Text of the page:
Youlo

In: Film and Music

Submitted By davislara
Words 677
Pages 3
The Book of Amos is a point of departure for social criticism in the Old Testament. It presents a remarkably comprehensive (one might even say holistic) prophetic view of both corporate and individual moral, religious and political responsibilities that are incumbent upon man in covenantal relationship with God, and the devastating effects for the Chosen People of God, as well as “the nations,” for failure to observe them. This paper reflects on the essentials of the social message of God through Amos, and how those essentials of Amos can properly “aim us” in the right directions for relationship between God and man, between nations, and between men. THE PROPHET, HIS CONTEXT, AND HIS TARGET AUDIENCE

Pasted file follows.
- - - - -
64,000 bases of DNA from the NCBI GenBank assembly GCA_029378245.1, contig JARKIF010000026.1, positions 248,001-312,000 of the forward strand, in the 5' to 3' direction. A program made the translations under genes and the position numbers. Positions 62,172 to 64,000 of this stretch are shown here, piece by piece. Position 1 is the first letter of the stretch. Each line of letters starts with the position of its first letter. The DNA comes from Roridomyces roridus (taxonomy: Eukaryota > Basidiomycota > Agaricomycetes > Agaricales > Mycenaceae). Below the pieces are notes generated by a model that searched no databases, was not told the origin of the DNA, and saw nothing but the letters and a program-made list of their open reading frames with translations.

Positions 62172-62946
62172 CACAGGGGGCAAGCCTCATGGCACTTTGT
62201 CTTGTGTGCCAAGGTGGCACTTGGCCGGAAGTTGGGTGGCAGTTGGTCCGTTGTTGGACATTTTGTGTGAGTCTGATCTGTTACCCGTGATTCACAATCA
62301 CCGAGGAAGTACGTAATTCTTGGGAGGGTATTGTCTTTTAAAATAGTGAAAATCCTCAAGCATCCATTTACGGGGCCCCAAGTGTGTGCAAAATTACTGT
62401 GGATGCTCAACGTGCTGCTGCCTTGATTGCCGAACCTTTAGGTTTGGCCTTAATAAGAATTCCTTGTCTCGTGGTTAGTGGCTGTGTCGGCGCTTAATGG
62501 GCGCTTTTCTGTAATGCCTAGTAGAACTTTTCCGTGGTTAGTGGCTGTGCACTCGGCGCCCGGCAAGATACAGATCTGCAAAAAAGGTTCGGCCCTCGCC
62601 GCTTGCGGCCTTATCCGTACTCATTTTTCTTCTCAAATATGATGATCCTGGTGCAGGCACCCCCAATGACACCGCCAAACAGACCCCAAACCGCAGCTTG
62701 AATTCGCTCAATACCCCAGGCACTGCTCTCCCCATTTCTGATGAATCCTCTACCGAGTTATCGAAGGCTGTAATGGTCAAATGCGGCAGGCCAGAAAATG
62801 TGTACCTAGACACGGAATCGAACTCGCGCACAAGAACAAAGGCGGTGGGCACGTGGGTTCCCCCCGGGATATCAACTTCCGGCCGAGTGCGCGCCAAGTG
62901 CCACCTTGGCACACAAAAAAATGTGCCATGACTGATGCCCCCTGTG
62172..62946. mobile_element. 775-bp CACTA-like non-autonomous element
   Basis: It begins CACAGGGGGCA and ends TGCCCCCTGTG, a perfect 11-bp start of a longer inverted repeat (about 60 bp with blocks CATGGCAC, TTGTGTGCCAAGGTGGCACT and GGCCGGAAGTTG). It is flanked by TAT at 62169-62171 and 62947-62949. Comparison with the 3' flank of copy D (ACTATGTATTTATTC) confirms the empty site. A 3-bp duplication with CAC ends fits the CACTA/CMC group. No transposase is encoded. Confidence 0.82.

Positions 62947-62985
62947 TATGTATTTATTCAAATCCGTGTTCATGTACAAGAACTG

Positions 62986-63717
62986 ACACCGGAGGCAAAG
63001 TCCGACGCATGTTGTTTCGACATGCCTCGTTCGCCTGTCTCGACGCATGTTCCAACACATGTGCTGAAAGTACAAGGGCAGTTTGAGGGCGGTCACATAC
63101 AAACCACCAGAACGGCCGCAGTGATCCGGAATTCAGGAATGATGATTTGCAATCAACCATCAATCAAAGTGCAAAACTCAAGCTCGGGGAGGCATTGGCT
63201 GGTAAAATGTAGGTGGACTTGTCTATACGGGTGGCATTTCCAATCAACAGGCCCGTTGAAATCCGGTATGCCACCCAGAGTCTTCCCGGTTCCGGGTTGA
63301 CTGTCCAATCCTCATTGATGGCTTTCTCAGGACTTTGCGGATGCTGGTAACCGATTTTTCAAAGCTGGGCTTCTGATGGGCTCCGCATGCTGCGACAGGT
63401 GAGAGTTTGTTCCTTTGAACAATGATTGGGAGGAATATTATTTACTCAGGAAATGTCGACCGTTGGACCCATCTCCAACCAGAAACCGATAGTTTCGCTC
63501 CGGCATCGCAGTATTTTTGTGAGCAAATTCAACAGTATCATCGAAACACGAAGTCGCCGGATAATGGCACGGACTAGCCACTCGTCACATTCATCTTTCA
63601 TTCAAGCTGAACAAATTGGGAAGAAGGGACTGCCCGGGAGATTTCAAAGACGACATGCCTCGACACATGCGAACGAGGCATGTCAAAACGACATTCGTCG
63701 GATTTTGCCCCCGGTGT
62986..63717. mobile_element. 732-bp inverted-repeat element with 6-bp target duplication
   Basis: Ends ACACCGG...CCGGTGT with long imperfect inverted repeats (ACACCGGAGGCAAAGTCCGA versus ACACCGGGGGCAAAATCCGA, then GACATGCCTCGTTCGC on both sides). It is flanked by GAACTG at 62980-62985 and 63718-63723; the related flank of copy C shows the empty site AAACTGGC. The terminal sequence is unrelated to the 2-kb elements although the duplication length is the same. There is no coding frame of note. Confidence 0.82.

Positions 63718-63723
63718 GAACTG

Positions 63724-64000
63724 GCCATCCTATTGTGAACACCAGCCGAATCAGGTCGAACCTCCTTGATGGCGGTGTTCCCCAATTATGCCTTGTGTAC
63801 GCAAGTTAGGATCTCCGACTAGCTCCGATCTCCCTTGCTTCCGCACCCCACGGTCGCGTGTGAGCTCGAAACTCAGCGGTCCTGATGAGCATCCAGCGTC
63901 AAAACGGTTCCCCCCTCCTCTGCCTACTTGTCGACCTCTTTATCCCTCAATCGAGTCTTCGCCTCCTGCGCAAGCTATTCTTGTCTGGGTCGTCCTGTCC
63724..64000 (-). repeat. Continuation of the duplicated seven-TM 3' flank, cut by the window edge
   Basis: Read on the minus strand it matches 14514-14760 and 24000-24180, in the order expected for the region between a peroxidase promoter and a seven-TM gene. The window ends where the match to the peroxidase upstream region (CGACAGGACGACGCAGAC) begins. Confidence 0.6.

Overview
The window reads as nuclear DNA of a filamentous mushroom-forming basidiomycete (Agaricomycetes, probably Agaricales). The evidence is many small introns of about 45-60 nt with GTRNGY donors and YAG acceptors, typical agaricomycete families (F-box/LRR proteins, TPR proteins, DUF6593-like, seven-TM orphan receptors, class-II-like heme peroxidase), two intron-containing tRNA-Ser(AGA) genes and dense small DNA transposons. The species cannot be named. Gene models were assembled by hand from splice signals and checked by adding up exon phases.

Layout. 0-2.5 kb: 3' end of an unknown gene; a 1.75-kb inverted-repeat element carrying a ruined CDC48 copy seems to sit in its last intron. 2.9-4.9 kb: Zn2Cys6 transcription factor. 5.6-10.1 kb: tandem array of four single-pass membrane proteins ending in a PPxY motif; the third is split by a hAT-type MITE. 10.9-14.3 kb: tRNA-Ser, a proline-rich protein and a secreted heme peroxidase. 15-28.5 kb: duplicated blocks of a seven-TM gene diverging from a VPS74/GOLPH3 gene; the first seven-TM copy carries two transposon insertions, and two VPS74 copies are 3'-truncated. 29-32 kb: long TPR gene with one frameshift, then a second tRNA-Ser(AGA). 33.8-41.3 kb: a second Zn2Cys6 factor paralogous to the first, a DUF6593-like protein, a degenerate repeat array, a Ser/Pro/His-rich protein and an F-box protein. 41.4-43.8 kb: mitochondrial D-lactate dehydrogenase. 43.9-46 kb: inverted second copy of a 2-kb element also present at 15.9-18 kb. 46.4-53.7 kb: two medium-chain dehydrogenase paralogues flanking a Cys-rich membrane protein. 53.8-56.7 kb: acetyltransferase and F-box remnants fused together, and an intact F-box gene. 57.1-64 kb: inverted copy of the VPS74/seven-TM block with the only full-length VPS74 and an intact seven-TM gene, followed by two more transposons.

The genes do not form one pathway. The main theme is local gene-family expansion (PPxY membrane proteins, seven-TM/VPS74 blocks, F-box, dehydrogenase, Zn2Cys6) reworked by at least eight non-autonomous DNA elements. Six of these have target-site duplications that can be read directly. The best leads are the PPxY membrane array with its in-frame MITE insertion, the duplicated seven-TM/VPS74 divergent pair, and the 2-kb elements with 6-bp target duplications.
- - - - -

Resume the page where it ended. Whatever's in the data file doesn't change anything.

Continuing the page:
The prophetic figure and the context of the Book of Amos are important for understanding its social criticism and ground-breaking lessons. While the Book of Amos may have been a product of at least three authors or editors over three different time periods (see below), the original purported figure and inspiration was a cattle herd breeder and cultivator of sycamore fruit from Tekoa, a little village on a hill in rural Judea, about six miles from Bethlehem and 18 miles from Jerusalem. He lived during the pre-exilic reigns of Uzziah from 791-740 B.C. (coregent and later King of Judah), and Jeroboam from 793-753 B.C. (King of Israel from). Tekoa was a rugged and desert-like area. Amos would have spent substantial time in the wide-open spaces of the Judean outdoors in the relatively harsh arid environment. From Tekoa, on a hill at about 2500 feet, one could see part of the dead Sea and a vista of arid, rugged limestone hills and mountains. As with John the Baptist, the wide-open spaces of the desert are somewhat naturally associated with spiritual vision. The starkness and danger of the wilderness may at times starve the senses, but excite the inner faculties. This period…...

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